Notes: Reviews in for Davies' debut
Manager Bell, pitching coach McClure discuss righty's start
NEW YORK -- That's over. Kyle Davies has made his first start for the Royals, he's given up Alex Rodriguez's 500th home run, he's lasted just three innings.
Davies is the new starting pitcher that prompted the Royals to send closer Octavio Dotel to the Braves. The Yankees were rough on Davies (and almost everyone else) in Saturday's 16-8 romp.
"A lot of balls over the middle of the plate," Davies said. "They fouled off some good pitches, and when I came over the strike zone, they hit 'em. They didn't miss 'em.
"I felt I had good stuff. I've just got to work on my location, and that's what we're going to do. That's a pretty good lineup, but you still want to come out and pitch a whole lot better than I did."
Manager Buddy Bell had this take from the dugout:
"Davies has pretty good stuff," Bell said. "He threw a lot of pitches , but these guys will make you throw a lot of pitches. I like the way he competes. I'm anxious to see him again."
Bell will get that chance when Davies starts next Thursday against the Twins at Kauffman Stadium.
Davies throws a fastball at about 90 or 92 mph, along with a changeup, a top-to-bottom curveball and a slider. There's a problem, though. He's been erratic controlling that fastball, especially since he underwent groin surgery, and that led to his demotion from the Braves to Triple-A Richmond this season.
"Before I got sent down, I remember I pitched pretty good against Detroit, pitched bad against L.A., pitched really good against San Diego, then pitched bad against Cincinnati," Davies said.
"So it was always one good game and one bad game."
Enter Dr. Mac, aka pitching coach Bob McClure. His preliminary conclusion is to get Davies to finish his delivery by landing not on his heel, but on the ball of his foot. That's something he's also been working on with Gil Meche and Brian Bannister.
"It solves a lot of problems without doing a lot of mechanical stuff," McClure said.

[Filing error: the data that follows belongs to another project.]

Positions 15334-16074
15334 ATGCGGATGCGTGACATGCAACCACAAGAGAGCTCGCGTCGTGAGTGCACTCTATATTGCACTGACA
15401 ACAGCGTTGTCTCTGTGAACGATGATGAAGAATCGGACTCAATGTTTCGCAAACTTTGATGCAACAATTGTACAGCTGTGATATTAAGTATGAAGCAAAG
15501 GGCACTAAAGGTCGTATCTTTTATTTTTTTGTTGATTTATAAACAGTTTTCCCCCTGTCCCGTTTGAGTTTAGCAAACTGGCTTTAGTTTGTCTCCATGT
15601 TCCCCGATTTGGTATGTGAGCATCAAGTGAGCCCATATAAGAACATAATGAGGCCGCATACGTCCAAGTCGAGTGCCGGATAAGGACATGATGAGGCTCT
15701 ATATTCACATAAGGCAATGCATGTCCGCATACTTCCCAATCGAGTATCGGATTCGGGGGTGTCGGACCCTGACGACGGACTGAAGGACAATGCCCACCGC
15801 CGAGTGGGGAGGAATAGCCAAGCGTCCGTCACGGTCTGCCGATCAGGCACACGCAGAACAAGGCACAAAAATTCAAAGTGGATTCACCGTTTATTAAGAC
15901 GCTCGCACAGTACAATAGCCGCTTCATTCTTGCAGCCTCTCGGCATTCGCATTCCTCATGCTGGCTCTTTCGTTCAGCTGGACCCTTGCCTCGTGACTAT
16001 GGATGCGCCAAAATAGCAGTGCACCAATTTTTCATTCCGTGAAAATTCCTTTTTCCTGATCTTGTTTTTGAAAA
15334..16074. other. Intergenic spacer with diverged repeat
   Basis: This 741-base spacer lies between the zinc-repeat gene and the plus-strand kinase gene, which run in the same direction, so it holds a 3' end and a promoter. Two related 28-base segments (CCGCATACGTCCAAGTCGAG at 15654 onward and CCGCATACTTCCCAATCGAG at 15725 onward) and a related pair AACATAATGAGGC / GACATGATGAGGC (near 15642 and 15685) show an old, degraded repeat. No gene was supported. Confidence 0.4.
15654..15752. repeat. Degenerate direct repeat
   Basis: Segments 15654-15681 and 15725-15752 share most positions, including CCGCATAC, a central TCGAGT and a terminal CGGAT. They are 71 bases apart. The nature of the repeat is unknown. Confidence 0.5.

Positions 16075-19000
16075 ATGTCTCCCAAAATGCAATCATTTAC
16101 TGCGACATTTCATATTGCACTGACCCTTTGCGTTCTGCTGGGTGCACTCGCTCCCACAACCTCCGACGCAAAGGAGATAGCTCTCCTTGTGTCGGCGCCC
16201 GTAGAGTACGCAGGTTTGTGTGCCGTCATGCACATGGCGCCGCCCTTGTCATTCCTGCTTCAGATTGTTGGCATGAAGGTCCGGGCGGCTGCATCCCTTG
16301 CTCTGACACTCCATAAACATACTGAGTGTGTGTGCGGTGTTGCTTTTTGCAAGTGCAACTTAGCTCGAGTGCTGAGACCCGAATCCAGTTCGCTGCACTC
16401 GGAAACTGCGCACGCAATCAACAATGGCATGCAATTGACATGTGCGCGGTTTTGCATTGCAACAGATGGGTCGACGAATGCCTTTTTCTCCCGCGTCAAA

The solution also involves a lot of muscle memory. It's something that McClure wants Davies to do in practice, but not think about during a game.
"You can't pitch when you think about it," McClure said.
He figures the change will become habit after repetition in winter workouts.
Teahen struggles: When Bell was talking to Mark Teahen during batting practice Sunday, it wasn't idle chit-chat. They were discussing whether Teahen should be in the lineup.
"We're 50-50 on him," Bell said before BP. "He's got a little back issue. I don't know whether that's what's bothering him or not."
Although Teahen had three hits in Saturday's 16-8 loss, he was just 4-for-18 on this trip entering the finale.
"His balance is off," Bell said. "His swing is in a couple pieces right now. It's not fluid."
Teahen stayed in the starting lineup Sunday against the Yankees.
Royals rundown: Ben Hendrickson (10-5) pitched a complete-game four-hitter as Triple-A Omaha won a second straight shutout over Las Vegas, 9-0, on Saturday. Left fielder Justin Huber homered for the fifth time in six games, and has 12 dingers this season. Second baseman Mike Aviles had four hits and his 14th homer. Rehabbing Ryan Shealy hit his fourth homer. ... First baseman Mike Stodolka (.304) had two hits, including a triple, in Double-A Wichita's 8-4 loss at Arkansas. ... Reliever Mario Santiago pitched 6 2/3 shutout innings in Class A Burlington, Iowa's 4-2 win over South Bend. ... Center fielder O.D. Gonzalez had a homer among his three hits in low Class A Idaho Falls' 6-2 win over Casper. In the second game, Dane Secott pitched two hitless innings and got credit for a 7-0 victory. ... Right fielder Wilson Tucker (.279) hit his seventh homer for Rookie Burlington, N.C., in an 8-4 loss to Elizabethton.
Coming up: The Royals are off on Monday. They open a three-game series against the Twins at 7:10 p.m. CT on Tuesday at Kauffman Stadium. In a matchup of right-handers, Kansas City's Brian Bannister (7-6, 3.45 ERA) will go against Minnesota's Boof Bonser (5-7, 4.61).
Dick Kaegel is a reporter for MLB.com. This story was not subject to the approval of Major League Baseball or its clubs.